By Sabin Lomac & Jim Tselikis
At the NWFA Wood Flooring Expo in Tampa, Cousins Maine Lobster owners, Jim Tselikis and Sabin Lomac, will be featured at the Opening General Session. The duo are renowned entrepreneurs, growing their small food truck startup to a national franchise. Featured on ABC’s hit TV show “Shark Tank,” they know a thing or two about small business success. The team will sit on a panel and offer guidance to three aspiring entrepreneurs as they pitch industry-related business ideas onstage. Read on to learn more about their experiences in developing and expanding their business, working with family, building a great team, and how giving back is at the core of their business success.
Being from Maine never leaves you. No matter where you move to, or where your career takes you, that sense of identity and place remains at your very core. There’s a different pace and a different way of life in Maine, that comes out every opportunity it has – how you treat people, how you handle business, and the value you place on family and friends.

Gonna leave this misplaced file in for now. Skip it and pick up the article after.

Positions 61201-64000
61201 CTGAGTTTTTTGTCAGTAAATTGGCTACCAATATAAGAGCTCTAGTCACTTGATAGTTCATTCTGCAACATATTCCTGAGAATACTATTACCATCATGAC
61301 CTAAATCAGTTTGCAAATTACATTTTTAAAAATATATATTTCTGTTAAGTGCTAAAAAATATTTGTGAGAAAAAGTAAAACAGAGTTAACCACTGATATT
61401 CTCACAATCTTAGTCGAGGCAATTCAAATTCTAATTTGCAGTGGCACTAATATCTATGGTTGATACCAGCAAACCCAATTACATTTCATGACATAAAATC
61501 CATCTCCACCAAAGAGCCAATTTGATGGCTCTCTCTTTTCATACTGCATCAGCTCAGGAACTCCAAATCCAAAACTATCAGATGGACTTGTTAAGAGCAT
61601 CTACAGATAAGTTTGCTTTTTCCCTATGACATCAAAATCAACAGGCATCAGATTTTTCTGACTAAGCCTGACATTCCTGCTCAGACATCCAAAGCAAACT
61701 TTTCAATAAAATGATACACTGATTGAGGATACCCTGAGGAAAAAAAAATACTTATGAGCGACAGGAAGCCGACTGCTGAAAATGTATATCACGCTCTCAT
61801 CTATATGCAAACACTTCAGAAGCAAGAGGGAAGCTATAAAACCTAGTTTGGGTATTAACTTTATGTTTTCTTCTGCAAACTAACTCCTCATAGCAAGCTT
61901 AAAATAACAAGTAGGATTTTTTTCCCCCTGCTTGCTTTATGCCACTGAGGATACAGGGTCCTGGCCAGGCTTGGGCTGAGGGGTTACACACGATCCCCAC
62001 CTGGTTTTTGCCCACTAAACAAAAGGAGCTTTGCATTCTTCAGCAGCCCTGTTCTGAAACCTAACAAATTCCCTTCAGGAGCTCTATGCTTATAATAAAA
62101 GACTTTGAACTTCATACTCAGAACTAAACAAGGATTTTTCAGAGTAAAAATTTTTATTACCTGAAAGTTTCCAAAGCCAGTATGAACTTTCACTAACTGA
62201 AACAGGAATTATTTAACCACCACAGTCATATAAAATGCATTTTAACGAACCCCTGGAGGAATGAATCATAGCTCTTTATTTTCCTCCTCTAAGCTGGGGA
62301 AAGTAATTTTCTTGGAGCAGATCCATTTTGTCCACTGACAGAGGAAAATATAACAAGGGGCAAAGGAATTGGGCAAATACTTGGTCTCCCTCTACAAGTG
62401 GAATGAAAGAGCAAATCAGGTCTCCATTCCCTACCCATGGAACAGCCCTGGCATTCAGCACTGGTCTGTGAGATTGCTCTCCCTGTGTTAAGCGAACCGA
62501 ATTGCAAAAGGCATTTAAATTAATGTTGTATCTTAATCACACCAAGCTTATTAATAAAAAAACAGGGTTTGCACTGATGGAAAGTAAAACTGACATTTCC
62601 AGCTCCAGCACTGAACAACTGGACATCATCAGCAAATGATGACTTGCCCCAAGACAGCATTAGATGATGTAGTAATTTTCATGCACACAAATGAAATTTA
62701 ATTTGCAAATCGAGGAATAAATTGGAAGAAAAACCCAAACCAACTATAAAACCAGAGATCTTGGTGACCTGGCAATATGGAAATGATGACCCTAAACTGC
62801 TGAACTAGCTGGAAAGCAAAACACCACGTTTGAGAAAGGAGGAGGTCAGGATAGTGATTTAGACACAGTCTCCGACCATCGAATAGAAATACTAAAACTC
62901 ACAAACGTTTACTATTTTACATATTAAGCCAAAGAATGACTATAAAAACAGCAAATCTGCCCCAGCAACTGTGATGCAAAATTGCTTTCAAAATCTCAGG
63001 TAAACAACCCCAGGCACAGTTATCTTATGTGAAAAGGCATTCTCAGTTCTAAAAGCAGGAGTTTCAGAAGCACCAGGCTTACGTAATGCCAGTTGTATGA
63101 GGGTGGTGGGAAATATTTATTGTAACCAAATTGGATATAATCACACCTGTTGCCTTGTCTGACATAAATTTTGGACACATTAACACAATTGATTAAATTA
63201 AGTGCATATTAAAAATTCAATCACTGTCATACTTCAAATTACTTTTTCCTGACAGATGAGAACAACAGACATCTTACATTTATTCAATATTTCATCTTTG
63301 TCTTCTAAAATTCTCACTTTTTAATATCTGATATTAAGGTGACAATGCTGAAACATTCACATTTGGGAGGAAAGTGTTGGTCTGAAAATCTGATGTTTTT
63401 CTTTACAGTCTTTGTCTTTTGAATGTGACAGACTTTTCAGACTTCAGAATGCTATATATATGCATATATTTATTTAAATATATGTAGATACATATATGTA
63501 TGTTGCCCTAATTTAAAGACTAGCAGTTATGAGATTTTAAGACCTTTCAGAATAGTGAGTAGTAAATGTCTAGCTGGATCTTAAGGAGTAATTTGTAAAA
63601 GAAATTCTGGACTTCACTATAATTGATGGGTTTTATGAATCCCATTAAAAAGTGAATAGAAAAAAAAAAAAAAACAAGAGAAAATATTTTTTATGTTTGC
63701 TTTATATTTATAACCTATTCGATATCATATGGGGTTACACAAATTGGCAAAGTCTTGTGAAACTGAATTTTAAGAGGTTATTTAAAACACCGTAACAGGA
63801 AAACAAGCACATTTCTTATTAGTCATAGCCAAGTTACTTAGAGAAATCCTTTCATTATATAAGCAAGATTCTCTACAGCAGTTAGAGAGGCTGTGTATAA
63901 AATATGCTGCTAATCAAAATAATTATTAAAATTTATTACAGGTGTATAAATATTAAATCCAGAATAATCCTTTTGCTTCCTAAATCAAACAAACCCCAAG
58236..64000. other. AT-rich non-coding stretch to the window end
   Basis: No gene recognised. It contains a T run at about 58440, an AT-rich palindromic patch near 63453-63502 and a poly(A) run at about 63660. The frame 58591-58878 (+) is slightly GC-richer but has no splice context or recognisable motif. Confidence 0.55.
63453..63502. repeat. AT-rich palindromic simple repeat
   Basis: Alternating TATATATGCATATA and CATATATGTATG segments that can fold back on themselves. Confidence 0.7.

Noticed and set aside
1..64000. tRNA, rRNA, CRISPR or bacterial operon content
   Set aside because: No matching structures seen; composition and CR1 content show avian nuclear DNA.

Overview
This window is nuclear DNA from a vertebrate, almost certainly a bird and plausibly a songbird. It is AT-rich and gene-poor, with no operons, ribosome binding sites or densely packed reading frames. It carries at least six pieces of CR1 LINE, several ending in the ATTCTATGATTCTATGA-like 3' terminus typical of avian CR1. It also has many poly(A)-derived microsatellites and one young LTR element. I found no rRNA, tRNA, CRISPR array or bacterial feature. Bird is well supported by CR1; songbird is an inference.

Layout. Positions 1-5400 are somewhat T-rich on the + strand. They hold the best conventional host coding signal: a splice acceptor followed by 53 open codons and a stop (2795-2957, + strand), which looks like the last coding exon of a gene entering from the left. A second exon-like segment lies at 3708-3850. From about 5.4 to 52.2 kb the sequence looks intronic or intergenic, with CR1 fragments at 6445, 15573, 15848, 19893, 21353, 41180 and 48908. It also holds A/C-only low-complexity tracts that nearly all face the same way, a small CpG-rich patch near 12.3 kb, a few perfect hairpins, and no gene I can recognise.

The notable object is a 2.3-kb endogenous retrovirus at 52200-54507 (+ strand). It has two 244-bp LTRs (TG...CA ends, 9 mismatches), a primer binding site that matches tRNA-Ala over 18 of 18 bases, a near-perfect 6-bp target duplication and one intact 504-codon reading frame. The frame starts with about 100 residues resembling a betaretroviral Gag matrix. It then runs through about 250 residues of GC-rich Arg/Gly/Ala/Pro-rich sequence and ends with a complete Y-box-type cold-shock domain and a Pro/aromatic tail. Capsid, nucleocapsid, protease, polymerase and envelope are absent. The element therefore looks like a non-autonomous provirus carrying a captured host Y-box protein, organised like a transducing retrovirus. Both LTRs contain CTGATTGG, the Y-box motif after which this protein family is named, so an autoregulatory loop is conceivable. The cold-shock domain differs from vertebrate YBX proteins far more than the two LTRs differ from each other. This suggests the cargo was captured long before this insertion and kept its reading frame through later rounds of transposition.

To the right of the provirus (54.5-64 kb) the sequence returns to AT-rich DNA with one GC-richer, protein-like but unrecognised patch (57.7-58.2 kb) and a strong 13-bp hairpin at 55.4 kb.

In 2011, I visited my cousin, Sabin, in Los Angeles, where he had moved five years prior. Naturally, we reminisced on the topic of our childhood in Maine – the warm summer days in the backyard, with family and neighbors crowded around big boiling pots of lobster. We would sit at a picnic table stuffed to the gills with neighborhood kids, plastic bibs tied haphazardly around our necks and our fingers drenched in warm butter that ran down to our elbows as we picked and ate steaming hot lobster.